US Troops To Get ‘Switchblade’ Kamikaze Drones (Video)


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UAS Advanced Development: Switchblade™ (AeroVironment, Inc.)

US Army to fly ‘kamikaze’ drones (Breitbart, Oct. 17, 2011):

A miniature “kamikaze” drone designed to quietly hover in the sky before dive-bombing and slamming into a human target will soon be part of the US Army’s arsenal, officials say.Dubbed the “Switchblade,” the robotic aircraft represents the latest attempt by the United States to refine how it takes out suspected militants.

Weighing less than two kilos, the drone is small enough to fit into a soldier’s backpack and is launched from a tube, with wings quickly folding out as it soars into the air, according to manufacturer AeroVironment.

Powered by a small electric motor, the Switchblade transmits video in real time from overhead, allowing a soldier to identify an enemy, the company said in a press release last month.

“Upon confirming the target using the live video feed, the operator then sends a command to the air vehicle to arm it and lock its trajectory onto the target,” it said.

The drone then flies into the “target,” detonating a small explosive.

US Troops Will Soon Get Tiny Kamikaze Drone (Wired, Oct. 18, 2011):

AeroVironment calls its teeny-tiny killer drone the Switchblade. Essentially a guided missile small enough to fit in a backback and fire at a single foe, it might be the kind of blade U.S. troops soon bring to a gunfight with Afghan insurgents.

Read moreUS Troops To Get ‘Switchblade’ Kamikaze Drones (Video)

Facebook Accused Of Violating US Wiretap Law

Facebook accused of violating US wiretap law (The Register, Oct. 14, 2011):

A Mississippi woman has accused Facebook of violating federal wiretap statutes by tracking her internet browsing history even when she wasn’t logged onto the social networking site.

In a lawsuit filed on Wednesday in federal court in the northern district of Mississippi, Brooke Rutledge of Lafayette County, Mississippi, also asserted claims for breach of contract, unjust enrichment, trespassing, and invasion of privacy.

The complaint, which seeks class-action status so other users can join, comes three weeks after Australian blogger Nik Cubrilovic published evidence that Facebook “Like” buttons scattered across the web allowed Facebook to track users’ browsing habits even when they were signed out of their accounts.

“Leading up to September 23, 2011, Facebook tracked, collected, and stored its users’ wire or electronic communications, including but not limited to portions of their internet browsing history even when the users were not logged-in to Facebook,” the 17-page complaint stated. “Plaintiff did not give consent or otherwise authorize Facebook to intercept, track, collect, and store her wire or electronic communications, including but not limited to her internet browsing history when not logged-in to Facebook.”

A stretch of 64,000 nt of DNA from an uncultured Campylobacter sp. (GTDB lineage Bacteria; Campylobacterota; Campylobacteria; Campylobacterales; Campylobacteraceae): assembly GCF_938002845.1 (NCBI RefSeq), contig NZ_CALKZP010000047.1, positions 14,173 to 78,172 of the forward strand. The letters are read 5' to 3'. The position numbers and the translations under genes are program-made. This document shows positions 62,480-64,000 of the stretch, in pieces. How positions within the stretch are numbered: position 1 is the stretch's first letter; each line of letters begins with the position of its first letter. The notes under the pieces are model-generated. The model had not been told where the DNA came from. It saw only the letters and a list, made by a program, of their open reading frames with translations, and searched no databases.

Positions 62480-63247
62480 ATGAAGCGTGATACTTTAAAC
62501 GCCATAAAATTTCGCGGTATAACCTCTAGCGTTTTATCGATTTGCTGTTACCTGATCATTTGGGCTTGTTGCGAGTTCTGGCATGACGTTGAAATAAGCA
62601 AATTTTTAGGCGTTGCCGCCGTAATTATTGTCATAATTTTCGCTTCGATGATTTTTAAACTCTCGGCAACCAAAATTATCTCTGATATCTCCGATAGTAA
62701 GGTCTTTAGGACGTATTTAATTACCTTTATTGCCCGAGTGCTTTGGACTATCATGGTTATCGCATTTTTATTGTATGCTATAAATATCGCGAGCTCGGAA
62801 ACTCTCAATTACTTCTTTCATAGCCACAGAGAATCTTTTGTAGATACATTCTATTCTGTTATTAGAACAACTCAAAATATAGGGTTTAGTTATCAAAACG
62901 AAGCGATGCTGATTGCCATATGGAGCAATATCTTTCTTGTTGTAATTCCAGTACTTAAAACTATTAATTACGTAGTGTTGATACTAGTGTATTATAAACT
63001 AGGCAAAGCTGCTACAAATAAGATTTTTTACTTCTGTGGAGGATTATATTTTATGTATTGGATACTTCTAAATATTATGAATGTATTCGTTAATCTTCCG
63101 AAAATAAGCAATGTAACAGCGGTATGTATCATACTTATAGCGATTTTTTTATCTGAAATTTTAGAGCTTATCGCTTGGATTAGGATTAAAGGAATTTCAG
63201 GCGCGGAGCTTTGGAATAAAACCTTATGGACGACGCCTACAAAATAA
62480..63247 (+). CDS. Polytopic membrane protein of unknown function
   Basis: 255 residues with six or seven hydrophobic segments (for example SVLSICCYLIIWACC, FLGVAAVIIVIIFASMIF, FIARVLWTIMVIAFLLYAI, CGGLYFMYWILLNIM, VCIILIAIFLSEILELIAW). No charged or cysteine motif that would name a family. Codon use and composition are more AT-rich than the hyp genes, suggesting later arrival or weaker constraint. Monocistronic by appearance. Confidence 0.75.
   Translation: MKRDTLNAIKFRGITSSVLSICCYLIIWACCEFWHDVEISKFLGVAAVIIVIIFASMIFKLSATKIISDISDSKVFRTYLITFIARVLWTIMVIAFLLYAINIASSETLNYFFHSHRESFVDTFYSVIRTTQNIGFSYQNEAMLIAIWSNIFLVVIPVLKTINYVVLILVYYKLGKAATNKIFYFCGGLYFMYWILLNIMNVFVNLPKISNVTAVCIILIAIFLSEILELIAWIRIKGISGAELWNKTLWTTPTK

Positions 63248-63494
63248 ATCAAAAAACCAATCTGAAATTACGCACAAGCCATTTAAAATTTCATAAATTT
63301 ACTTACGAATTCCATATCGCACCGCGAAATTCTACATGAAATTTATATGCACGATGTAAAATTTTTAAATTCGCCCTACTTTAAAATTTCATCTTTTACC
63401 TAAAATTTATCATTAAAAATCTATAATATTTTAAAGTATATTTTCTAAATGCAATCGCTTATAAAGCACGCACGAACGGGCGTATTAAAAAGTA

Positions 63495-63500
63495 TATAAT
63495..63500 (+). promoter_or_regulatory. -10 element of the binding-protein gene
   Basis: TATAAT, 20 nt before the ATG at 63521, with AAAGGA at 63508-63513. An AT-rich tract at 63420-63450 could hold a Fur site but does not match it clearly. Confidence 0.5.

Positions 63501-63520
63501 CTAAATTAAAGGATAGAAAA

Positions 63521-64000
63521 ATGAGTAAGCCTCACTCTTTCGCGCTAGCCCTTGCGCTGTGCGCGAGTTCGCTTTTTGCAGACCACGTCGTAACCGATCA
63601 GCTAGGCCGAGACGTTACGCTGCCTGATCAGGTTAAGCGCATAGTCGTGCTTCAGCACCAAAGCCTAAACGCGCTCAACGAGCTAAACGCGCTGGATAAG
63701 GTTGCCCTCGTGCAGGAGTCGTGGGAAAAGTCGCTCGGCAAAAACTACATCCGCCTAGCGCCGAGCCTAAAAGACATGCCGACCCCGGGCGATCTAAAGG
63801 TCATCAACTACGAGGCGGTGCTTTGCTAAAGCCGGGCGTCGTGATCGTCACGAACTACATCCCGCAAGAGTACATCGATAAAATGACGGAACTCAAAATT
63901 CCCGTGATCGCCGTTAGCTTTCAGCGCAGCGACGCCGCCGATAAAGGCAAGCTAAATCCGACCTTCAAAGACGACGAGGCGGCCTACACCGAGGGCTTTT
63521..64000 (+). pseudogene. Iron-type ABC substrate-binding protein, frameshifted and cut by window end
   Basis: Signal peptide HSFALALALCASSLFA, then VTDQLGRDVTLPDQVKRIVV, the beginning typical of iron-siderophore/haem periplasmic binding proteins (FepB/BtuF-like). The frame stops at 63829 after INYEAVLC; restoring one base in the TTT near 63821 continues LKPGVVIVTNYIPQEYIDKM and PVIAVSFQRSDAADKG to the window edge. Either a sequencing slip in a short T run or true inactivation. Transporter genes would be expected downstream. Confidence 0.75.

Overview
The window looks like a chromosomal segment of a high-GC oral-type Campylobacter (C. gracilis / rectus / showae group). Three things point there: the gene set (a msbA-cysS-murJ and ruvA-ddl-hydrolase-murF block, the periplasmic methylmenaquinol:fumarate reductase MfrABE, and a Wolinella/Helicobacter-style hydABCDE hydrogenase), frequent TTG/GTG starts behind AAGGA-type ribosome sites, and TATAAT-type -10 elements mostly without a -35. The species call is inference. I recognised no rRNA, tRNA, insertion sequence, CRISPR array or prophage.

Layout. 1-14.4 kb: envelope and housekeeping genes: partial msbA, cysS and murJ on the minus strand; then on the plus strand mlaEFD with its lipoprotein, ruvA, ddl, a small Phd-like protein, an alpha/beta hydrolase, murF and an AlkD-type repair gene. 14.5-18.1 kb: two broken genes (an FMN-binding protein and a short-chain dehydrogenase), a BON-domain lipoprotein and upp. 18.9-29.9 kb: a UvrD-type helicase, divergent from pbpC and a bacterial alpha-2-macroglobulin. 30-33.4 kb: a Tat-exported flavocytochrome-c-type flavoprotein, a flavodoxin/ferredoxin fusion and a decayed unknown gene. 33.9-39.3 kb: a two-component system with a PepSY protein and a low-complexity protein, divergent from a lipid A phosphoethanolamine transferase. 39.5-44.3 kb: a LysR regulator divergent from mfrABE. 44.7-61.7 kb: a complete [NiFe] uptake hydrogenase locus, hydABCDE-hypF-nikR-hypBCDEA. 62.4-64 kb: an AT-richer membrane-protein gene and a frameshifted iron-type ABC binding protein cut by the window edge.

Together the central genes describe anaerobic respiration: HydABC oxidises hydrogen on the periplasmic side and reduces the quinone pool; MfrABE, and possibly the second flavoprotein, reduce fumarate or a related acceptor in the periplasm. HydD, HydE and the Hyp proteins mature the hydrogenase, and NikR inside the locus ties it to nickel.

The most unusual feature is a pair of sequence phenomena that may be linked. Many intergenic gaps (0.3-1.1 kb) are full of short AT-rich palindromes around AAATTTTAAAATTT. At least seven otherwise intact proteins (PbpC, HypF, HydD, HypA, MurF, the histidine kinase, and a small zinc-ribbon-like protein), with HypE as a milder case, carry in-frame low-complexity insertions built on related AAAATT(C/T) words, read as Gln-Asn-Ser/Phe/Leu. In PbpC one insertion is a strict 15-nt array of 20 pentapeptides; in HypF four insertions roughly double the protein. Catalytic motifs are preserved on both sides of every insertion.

Read moreFacebook Accused Of Violating US Wiretap Law

Verizon Wireless Now Collecting Your Web Browsing History, Cell Phone Location And App Usage For Third-Party Marketing Purposes Per Default

Verizon Wireless Now Collecting Your Web, Location, App Data (PC Magazine, Oct. 13, 2011):

For the last month, Verizon Wireless has been notifying customers through email of a major change to its default privacy setting: it will begin collecting your Web browsing history, cell phone location and app usage, for third-party marketing purposes.

You can opt out of such surveillance, although Verizon has promised not to share any identifiable information with these third-party companies.

If you stay opted in, you’ll eventually start seeing more personalized ads while surfing on your mobile devices, or even when using Verizon FiOS Internet, DSL, or other dial-up services, said Verizon Wireless spokesman Jeffrey Nelson.

Read moreVerizon Wireless Now Collecting Your Web Browsing History, Cell Phone Location And App Usage For Third-Party Marketing Purposes Per Default

Fukushima Disaster Can Happen In The US (Miami Herald, Oct. 16, 2011)

Fukushima disaster can happen here (Miami Herald, Oct. 16, 2011):

South Florida residents should take little comfort in assurances that a Fukushima-type catastrophe could not happen here. Similar claims were made after the Three Mile Island accident in 1979 and the Chernobyl disaster in 1986.

Simply put, in the aftermath of the earthquake and tsunami, widespread radioactive contamination occurred in Japan as a result of three electrical system failures. The first was a loss of electricity going to Fukushima. For safety reasons, nuclear reactors must get their operating electricity from offsite sources.

Second, the emergency electric generators failed.

The third system consisted of steam-driven pumps with battery-powered valves and controls. When the batteries ran down, all essential pumps became inoperative. Without cooling water to remove runaway heat buildup, the nuclear plant suffered multiple explosions and meltdowns unlike anything ever seen.

Read moreFukushima Disaster Can Happen In The US (Miami Herald, Oct. 16, 2011)

115-Year-Old Electric Car Gets Same 40 Miles To The Charge As Highly Praised Chevy Volt

From the article:

As the New York Times reported September 5, “For General Motors and the Obama administration, the new Chevrolet Volt plug-in hybrid represents the automotive future, the culmination of decades of high-tech research financed partly with federal dollars.”

Flashback (A MUST-SEE!!!):

Who Killed The Electric Car? (Documentary)

Man Builds Electric Car for $4750, Costs $7 For Every 300 Miles (Video)

Related info:

Electric Vehicle Called ‘Schluckspecht’ (‘Boozer’) Sets New 1,013.8 Miles Record On Single Battery Charge

Green Car Made From Hemp And Powered By An Electric Motor

EU Rules: Silent Electric Cars Must Make Noise!

New Nanoscale Material Developed For Electric Cars

Department of Energy Secretary Steven Chu Throws $1.4 Billion Loan To Nissan Leaf

World’s first electric car built by Victorian inventor in 1884

… and General Motors CEO Dan Akerson called the Chevy Volt “not a step forward, but a leap forward” ???

Just more BS they want us to believe in!


115-year-old electric car gets same 40 miles to the charge as Chevy Volt (Daily Caller, Oct. 14, 2011):